Deflecting Blame. The Biden administration is appealing Judge Sullivan’s order, even as it continues to fight Judge Summerhays’ order, an act of litigation flexibility my colleague George Fishman has described as “disingenuous”. It’s possible the D.C. Circuit — which is considering the latest appeal — will accede to the administration’s request and forestall the end of Title 42, but it’s a wild card in this high-stakes game.
In the interim, DHS has begun planning for Title 42’s demise, and the update mentioned above is its most recent disclosure on its efforts.
Not surprisingly, the department (whose head, DHS Secretary Alejandro Mayorkas, was recently told to resign or face an impeachment inquiry by incoming Speaker-presumptive Kevin McCarthy (R-Calif.)) deflected blame for the current chaos and impending catastrophe at the Southwest border onto unscrupulous smugglers and “larger global trends” in illegal migration.
The department can — and should — pursue and prosecute those smugglers, but Biden and Mayorkas have made the smugglers' jobs too easy by rejecting measures that would deter illegal entry (such as detaining and criminally prosecuting border crossers), thus all but ensuring that illegal migrants who are not expelled under Title 42 will be released by DHS to live and work in this country indefinitely.
Border Infrastructure. There is much else to disparage in DHS’s tepid and ineffectual post-Title 42 plans (which my colleagues and I will likely do in future posts), but its update does surprisingly reveal that the Biden administration has a newfound interest in border infrastructure. The update states:
We are installing effective technology like linear ground detection systems and automated surveillance towers (an increase of 32 percent more towers since the start of FY 2022) and have approved the closure of over 120 gaps and gates along the border.
The reference to “gaps and “gates” is code for “wall construction”, or more precisely border fencing. That said, in another act of deflection, DHS fails to explain why exactly there are “gaps” in fencing and unfinished gates to begin with.
The unspoken reason why that fencing is incomplete is because — unlike Sen. Joe Biden who made support for border fencing a signature of his failed 2008 presidential campaign — President Joe Biden has expressed nothing but disdain for such border barriers.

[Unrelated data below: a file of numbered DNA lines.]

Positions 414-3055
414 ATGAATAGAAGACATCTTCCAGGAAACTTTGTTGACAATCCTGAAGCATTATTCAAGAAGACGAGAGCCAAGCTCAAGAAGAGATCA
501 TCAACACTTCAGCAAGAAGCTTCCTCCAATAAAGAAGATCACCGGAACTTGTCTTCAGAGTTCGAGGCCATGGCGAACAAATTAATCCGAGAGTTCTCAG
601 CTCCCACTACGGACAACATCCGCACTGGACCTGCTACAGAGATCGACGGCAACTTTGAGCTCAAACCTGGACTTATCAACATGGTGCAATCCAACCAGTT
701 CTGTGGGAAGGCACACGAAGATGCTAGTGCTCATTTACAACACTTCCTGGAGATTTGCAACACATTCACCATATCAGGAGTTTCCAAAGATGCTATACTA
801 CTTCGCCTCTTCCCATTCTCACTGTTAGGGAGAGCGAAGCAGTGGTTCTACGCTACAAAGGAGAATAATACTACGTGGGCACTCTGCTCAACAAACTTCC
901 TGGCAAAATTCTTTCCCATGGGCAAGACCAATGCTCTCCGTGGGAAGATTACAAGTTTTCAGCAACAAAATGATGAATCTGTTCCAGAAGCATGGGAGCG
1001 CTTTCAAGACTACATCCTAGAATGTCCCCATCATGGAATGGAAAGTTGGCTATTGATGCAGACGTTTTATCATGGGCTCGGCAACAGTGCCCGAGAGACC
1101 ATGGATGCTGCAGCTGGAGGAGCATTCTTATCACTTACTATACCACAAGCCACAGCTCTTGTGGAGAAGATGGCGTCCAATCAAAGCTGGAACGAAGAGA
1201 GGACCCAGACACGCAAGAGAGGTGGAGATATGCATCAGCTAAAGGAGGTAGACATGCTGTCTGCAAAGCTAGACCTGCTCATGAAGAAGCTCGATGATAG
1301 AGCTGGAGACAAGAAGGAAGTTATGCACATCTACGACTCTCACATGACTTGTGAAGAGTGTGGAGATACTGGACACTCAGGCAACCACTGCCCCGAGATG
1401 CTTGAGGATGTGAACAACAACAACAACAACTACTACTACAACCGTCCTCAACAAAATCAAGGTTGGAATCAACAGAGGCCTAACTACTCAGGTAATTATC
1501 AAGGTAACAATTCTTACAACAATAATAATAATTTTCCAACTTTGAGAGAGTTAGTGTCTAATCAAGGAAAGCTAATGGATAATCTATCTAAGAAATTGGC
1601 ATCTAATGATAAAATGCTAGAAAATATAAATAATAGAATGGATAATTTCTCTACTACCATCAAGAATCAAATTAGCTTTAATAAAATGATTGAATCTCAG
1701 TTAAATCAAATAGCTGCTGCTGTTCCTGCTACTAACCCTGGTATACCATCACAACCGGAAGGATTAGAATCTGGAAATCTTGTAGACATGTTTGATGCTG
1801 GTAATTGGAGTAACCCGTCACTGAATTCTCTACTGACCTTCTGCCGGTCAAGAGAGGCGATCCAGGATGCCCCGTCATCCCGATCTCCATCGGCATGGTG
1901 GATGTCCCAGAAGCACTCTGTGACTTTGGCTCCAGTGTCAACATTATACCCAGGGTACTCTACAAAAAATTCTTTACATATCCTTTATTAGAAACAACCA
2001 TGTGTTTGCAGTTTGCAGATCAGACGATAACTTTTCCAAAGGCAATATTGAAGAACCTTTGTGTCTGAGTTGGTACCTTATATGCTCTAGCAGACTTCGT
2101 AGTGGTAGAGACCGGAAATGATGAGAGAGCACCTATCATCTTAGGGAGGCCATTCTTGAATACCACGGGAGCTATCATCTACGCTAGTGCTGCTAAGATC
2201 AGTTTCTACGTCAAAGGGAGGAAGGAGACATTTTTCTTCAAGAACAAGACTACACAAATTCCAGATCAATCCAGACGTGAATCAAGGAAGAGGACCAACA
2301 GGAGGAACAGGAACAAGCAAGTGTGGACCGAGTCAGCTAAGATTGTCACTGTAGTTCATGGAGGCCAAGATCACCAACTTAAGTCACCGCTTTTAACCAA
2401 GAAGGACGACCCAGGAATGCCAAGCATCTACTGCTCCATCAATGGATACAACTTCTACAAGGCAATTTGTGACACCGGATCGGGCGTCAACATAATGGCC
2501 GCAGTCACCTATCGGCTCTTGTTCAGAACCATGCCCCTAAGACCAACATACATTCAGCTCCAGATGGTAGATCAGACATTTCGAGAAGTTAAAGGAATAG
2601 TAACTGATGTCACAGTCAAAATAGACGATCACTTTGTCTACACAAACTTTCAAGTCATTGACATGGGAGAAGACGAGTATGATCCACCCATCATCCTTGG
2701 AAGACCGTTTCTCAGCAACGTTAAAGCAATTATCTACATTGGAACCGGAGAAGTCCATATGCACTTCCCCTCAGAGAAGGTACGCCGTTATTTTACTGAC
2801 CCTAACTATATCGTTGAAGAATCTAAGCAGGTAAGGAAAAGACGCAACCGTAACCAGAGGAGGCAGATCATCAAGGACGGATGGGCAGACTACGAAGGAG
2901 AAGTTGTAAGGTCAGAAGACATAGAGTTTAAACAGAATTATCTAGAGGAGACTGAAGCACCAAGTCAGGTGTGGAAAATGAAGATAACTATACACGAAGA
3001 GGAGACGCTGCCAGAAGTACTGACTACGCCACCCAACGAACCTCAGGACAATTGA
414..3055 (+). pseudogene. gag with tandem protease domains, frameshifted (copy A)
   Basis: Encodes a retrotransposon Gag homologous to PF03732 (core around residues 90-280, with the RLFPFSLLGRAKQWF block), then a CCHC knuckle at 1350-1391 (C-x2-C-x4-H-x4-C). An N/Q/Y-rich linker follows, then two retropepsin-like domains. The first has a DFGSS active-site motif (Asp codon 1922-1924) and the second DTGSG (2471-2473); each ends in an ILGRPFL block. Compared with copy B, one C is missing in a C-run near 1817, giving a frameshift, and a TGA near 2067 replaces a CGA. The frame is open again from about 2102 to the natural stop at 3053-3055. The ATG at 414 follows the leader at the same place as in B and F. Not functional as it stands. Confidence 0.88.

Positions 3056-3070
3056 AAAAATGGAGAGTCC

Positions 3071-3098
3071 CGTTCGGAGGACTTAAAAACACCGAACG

Take his most recent (and more successful) presidential campaign, when Biden vowed “There will not be another foot of wall constructed on my administration.” True to his word, on his first day in office he ordered “an immediate pause in wall construction projects”.
It’s important to note that there is more to a “wall” than just a wall (though fencing panels and gates are big components).
There’s fiber-optic cable buried along the fence line, which provides Border Patrol with cellular reception in remote areas (meaning most of the Southwest border) and connects to sensors alerting agents to cross-border intrusions.
And there’s also lighting that illuminates the fence and its environs at night, electrical wiring and hook-ups for the fiber-optic cable and lights, and roads for Border Patrol vehicles to traverse.
When Biden “paused” the “wall”, he also paused the cables, the lighting, the wiring, and the roads, wasting millions and creating hazards that smugglers can exploit. Why won’t the president go to the border? It’s not because “there are more important things going on”, as Biden has stated — it’s because piles of gravel, stacks of rusting fence panels, and unfinished light polls make for a bad photo-op.